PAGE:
This feature of our blog is where our in-house readers share tips, anecdotes and thoughts about things that come up in their daily practice. We received so much feedback on the first blog and second blog about the practice of holding virtual annual meetings of shareholders that we now have this Part 3 [with Part 4 coming soon; feel free to ping me and share your thoughts – they will be posted anonymously or with attribution, whichever you desire]:

1. “We held a virtual annual meeting last year as a result of the pandemic. We had been wanting to incorporate at least some form of virtual element for awhile, but had received some resistance.

Our transfer agent was great and the collaboration and engagement contributed to a meeting that went off without a hitch. I will say that communication is the most important thing – think through potential issues and ensure that you’re responsive to any questions that come in. We received some nice feedback on the meeting, so it may end up serving as a model for future meetings.” – Kim Honeysett


2. “I love the simplicity of virtual annual meetings now that we’ve figured out the technology and the vendors are becoming more sophisticated. It also helps that everyone has gotten comfortable with video calls.

Now, I cringe every time someone suggests a combined virtual/in-person meetings—nothing like having to coordinate a vendor and army of IT folks for the virtual aspect, and also worry about coordinating security, coffee, cookies and chairs for the in-person meeting.” – Kamala Doe


3. “You can never be too prepared for a virtual meeting given the limitations of technology and the inevitable glitches. Make sure you have a backup plan and a way to get technical help from your transfer agent/virtual meeting provider in the case of a problem. I highly recommend a dry run. It’s worth the extra money.” – Rich Reich


4. “Ah, the joys of the virtual annual meeting. Sitting in front of a computer, wondering if there is a ghost in the machine. The ghost of corporate secretaries from the past?” – Jenny Yoo Doe


5. “It is crucial to find a virtual meeting platform that can really walk you through the event and a platform that seamlessly holds meeting to ensure everyone feels prepared. Annual meetings already take a lot of work and you want a vendor who will make it as painless as possible.” – Carolyn Hax Doe


6. – “Communicate early on about the preferences of executives and directors for the meeting. Will there be video? Will any portions be pre-recorded? A lot of the logistics take lead time, so decisions need to be made in advance.
– Have well-defined roles and responsibilities that avoid ‘too many cooks.’ For example, assign one person to sort and assign questions on meeting day, and decide in advance who will speak and respond to questions.
– Make sure rehearsals are as close to the experience that will be had on the actual meeting day as possible, and leave plenty of time to solve access issues.
– Create a roadmap for meeting day for participants and directors so that they have a quick reference guide for how the day of the meeting will proceed.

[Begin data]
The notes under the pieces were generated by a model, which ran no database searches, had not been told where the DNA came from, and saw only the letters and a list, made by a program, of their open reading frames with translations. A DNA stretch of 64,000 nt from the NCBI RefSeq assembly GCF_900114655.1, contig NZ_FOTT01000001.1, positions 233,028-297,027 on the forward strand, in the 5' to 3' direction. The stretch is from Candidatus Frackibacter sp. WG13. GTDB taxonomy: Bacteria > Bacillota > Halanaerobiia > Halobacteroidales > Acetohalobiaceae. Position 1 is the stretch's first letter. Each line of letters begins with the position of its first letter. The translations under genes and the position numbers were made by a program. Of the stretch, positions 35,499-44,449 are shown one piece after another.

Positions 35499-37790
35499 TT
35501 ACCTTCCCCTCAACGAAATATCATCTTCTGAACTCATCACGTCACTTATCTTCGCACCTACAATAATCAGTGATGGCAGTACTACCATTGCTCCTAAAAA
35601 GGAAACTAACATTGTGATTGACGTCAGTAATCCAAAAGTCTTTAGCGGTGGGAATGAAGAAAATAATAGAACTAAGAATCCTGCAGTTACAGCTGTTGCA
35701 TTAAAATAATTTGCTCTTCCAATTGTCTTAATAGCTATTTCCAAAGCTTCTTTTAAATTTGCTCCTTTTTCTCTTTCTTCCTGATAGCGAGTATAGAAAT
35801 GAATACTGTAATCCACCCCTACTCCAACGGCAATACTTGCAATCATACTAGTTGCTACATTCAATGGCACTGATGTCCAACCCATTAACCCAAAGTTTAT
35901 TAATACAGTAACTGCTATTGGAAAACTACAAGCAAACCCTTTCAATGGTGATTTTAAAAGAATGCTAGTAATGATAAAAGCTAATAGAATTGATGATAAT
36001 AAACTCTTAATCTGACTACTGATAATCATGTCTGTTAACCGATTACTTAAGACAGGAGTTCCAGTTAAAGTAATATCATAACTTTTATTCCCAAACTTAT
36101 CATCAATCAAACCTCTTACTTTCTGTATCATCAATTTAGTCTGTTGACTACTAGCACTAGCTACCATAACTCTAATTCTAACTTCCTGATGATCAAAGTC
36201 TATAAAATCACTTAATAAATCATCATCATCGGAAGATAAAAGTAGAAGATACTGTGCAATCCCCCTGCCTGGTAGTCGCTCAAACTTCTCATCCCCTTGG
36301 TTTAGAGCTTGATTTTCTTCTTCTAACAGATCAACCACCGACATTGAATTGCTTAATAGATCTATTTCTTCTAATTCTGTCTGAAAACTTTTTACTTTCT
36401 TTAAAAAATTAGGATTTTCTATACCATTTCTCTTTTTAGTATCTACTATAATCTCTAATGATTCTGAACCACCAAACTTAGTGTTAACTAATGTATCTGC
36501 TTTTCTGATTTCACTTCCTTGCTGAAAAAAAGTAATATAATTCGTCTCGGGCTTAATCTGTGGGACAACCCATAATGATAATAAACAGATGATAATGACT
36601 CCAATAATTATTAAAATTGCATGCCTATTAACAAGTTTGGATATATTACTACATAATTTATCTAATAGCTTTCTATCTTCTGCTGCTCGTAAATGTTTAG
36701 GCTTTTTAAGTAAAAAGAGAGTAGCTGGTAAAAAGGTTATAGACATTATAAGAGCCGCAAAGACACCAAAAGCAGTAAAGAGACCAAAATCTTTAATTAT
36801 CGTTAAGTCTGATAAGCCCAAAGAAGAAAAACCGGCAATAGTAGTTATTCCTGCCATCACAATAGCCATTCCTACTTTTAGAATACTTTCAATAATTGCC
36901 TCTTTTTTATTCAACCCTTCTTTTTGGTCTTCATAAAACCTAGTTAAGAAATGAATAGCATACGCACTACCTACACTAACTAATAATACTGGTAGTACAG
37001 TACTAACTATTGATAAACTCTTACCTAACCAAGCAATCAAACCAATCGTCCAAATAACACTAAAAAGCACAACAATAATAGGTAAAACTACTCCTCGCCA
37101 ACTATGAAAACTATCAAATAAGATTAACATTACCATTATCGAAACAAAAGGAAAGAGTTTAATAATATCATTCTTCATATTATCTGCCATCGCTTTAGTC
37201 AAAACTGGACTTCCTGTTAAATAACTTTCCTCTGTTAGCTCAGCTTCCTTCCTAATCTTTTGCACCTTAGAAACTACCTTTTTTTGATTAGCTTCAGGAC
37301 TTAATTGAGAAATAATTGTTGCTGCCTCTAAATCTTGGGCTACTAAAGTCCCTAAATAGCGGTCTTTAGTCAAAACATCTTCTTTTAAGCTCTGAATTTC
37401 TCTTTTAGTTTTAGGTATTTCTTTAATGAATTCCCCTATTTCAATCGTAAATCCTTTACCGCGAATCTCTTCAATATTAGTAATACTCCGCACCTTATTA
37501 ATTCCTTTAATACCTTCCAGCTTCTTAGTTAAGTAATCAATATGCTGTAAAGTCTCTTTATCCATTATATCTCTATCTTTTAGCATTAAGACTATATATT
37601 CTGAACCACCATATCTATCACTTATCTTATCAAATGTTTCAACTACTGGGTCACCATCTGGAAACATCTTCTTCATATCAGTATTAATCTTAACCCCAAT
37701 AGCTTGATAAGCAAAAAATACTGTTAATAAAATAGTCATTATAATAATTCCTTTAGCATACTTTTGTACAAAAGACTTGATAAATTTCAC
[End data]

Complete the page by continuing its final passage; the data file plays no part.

– Script as much of the meeting as you can to keep everything on track.
– Have one person log-in as a shareholder on the day of the meeting so they can report on the meeting as shareholders are seeing it, and alert the team to any video/audio/technical issues.” – Fernando Tatis Jr. Doe


7. “Internal communication during the meeting is potentially a challenge when company participants log-in virtually from different locations. To solve that, we dialed-in to the hosted meeting conference line, logged-in to Broadridge’s virtual platform (which is great, by the way), and had a separate Zoom line open among the company participants.

There are chat features that would work too, but our method prepared us in a way so that we can quickly talk about any questions in real-time and decide who will be answering.” – Alicia Keys Doe


 

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Photo of Broc Romanek Broc Romanek

As a strategist for the firm’s Corporate & Securities practice, Broc Romanek has a deep understanding of the regulatory and environmental, social, and governance (ESG) marketplace. Prior to joining Perkins Coie, Broc served as editor at TheCorporateCounsel.net, CompensationStandards.com, and DealLawyers.com, where he oversaw…

As a strategist for the firm’s Corporate & Securities practice, Broc Romanek has a deep understanding of the regulatory and environmental, social, and governance (ESG) marketplace. Prior to joining Perkins Coie, Broc served as editor at TheCorporateCounsel.net, CompensationStandards.com, and DealLawyers.com, where he oversaw and managed coverage on issues related to ESG, corporate governance, executive pay, deals, and market trends and analysis.

In addition to his nearly two decades of working as a journalist and publisher, Broc served as assistant general counsel at a Fortune 50 company, worked in the Office of Chief Counsel of the U.S. Securities and Exchange Commission’s (SEC) Division of Corporation Finance, was a counselor to former SEC Commissioner Laura Unger, and worked in private practice. He also is the author, or co-author, of four legal treatises, and has authored several books focused on the legal industry.